Just as an officer is to be respected during a military brief, many veterans feel that a professor should be respected in the classroom. A “relaxed” classroom environment where other students seem disrespectful of the professor or course content can be stressful for student veterans. With hearing loss, an overly boisterous class or numerous side conversations can add to the confusion and inability to focus on the material. Be mindful of student behaviors, and if student veterans seem detached, nervous or unwilling to participate, small environmental changes could allow them to better focus and learn.
Consider establishing a code of conduct to help with classroom management which will also help create a welcoming environment for all students.
Points to Consider
- As mentioned in “attending college can be intimidating”, the classroom can be a new experience for student veterans. The ebb and flow of class discussions and active participation is a very different exchange of information that service members are used to in military briefings.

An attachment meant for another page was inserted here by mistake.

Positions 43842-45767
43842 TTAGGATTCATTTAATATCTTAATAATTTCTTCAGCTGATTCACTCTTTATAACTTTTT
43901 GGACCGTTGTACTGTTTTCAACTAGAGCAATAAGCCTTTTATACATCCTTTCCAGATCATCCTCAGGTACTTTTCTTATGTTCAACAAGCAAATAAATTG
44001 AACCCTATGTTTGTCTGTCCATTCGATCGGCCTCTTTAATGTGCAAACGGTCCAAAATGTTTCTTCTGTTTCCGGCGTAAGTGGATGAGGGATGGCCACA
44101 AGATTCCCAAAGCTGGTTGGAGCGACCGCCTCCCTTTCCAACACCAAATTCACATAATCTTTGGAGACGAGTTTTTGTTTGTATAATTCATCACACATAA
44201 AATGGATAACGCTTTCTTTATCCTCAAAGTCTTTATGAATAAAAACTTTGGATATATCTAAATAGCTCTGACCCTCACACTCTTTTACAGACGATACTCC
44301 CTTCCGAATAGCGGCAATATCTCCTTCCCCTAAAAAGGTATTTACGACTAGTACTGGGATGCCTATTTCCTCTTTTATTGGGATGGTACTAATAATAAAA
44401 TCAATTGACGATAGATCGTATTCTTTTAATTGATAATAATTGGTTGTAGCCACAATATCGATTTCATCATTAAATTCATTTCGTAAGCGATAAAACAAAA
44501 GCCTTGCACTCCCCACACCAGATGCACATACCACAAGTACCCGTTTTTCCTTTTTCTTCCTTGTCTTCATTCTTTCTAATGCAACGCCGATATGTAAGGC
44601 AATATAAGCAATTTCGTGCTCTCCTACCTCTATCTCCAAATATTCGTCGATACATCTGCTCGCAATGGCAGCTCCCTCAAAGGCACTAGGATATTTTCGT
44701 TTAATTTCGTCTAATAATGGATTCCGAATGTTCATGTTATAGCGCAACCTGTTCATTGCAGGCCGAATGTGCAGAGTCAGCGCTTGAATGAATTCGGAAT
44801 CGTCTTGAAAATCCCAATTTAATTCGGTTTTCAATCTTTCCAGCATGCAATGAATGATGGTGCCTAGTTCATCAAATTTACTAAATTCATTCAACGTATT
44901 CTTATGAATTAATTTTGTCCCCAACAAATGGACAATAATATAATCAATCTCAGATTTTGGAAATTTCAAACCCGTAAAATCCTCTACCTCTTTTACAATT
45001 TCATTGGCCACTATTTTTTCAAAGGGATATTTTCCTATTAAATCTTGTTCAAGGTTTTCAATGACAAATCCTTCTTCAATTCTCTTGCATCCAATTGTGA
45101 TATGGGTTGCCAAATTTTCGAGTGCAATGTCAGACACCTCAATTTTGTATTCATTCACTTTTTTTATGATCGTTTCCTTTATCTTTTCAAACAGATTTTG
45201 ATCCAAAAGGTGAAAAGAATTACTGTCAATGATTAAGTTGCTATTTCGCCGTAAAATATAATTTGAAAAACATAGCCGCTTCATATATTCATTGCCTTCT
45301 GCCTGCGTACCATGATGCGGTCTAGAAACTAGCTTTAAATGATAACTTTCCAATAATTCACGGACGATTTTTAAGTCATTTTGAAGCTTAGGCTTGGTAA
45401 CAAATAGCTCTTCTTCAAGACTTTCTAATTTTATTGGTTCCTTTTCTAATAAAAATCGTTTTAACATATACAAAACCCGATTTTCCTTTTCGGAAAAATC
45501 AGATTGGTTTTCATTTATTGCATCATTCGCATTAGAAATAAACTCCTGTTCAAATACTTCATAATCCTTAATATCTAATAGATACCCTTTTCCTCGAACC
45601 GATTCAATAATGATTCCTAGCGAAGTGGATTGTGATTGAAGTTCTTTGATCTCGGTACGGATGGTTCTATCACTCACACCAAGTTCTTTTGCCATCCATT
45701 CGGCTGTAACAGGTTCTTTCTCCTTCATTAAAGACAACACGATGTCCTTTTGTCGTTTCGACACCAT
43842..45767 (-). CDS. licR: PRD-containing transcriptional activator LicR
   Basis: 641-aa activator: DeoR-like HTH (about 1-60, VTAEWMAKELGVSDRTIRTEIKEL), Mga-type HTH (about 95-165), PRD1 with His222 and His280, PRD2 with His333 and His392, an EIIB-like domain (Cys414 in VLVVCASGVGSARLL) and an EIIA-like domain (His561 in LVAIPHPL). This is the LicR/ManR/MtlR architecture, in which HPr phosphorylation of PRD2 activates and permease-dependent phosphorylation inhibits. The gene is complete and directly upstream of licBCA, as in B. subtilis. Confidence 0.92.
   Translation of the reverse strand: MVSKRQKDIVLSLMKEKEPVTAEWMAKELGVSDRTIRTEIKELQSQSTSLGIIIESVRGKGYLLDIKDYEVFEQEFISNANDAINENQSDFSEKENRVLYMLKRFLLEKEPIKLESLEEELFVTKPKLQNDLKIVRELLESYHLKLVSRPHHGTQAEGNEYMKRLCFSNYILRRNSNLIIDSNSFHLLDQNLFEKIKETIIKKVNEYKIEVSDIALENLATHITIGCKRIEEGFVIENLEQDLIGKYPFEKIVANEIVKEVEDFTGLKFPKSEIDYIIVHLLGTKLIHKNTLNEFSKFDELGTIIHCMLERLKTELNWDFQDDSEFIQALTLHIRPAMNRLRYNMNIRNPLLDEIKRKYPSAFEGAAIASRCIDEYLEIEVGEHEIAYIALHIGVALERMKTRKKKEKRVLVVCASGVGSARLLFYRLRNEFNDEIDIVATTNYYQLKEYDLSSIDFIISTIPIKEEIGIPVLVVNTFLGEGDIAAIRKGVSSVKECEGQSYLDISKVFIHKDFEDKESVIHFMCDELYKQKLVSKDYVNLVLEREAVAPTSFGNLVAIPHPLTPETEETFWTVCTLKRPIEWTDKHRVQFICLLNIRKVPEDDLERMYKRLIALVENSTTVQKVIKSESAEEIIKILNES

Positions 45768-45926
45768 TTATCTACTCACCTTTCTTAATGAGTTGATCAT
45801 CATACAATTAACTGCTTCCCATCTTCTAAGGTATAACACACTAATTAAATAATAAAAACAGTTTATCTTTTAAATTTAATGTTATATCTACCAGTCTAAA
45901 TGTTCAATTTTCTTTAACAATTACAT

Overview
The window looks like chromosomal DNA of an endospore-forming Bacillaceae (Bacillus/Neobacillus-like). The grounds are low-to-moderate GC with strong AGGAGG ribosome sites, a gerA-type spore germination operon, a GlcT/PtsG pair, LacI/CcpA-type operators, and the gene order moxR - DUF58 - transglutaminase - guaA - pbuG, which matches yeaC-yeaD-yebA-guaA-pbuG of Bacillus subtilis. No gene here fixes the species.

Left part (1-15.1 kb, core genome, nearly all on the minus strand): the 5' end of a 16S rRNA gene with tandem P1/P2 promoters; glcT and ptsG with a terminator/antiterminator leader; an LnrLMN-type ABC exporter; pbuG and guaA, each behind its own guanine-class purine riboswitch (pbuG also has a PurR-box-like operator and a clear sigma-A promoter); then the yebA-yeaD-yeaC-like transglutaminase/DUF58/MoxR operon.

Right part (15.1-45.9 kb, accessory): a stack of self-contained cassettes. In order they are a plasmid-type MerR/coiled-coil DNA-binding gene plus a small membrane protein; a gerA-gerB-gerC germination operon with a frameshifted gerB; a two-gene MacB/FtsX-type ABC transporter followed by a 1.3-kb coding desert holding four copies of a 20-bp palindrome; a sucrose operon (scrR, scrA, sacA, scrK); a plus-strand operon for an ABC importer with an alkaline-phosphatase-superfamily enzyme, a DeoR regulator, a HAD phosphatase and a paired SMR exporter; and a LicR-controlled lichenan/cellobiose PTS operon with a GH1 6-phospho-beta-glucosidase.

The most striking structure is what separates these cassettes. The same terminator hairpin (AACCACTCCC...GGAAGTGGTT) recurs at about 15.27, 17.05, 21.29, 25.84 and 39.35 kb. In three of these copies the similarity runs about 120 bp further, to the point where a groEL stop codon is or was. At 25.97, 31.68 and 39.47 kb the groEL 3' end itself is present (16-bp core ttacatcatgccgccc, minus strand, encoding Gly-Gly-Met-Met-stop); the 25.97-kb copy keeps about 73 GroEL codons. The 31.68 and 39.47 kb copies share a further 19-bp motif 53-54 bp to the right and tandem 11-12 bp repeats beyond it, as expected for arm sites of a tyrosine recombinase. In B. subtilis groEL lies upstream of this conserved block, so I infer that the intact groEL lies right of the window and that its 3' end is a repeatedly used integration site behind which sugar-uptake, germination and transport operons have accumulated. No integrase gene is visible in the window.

- Following the multiple participants in an active discussion or dealing with background noise while an instructor is lecturing can be very distracting for service members, especially those with hearing loss.
- For people with hearing loss, background noise or multiple people speaking at one time can cause difficulty in following the conversation.
- Some people with hearing loss not only use sign language, hearing aids and FM systems, but also rely on lip reading, when more than one person is speaking it can become challenging to follow the speakers and try and lip read all that is being shared a one time.
Online Classroom Management
- Consider when holding interactive or discussion-based sessions, establishing a speaking order to help lessen the chances of more than one person speaking at a time
- Remind people to use the chat options for content only questions or comments and not for side discussions or comments
- Remind people to mitigate background noise or mute their microphones whenever possible
- Remind students to try and find a neutral space if the video options is being used or required (remove sensitive or personal items from view)
- Quiet spaces for studying or learning may be limited
- Like other non-traditional students, student veterans may be more likely to have families and young children at home with them
- COVID-19 has led to families being at home together more
- Try to be cognizant of student veterans who may be balancing the role of teacher and student at the same time if the session is during regular school hours
- Even student veterans taking night-time courses may find interruptions when home instead of in-class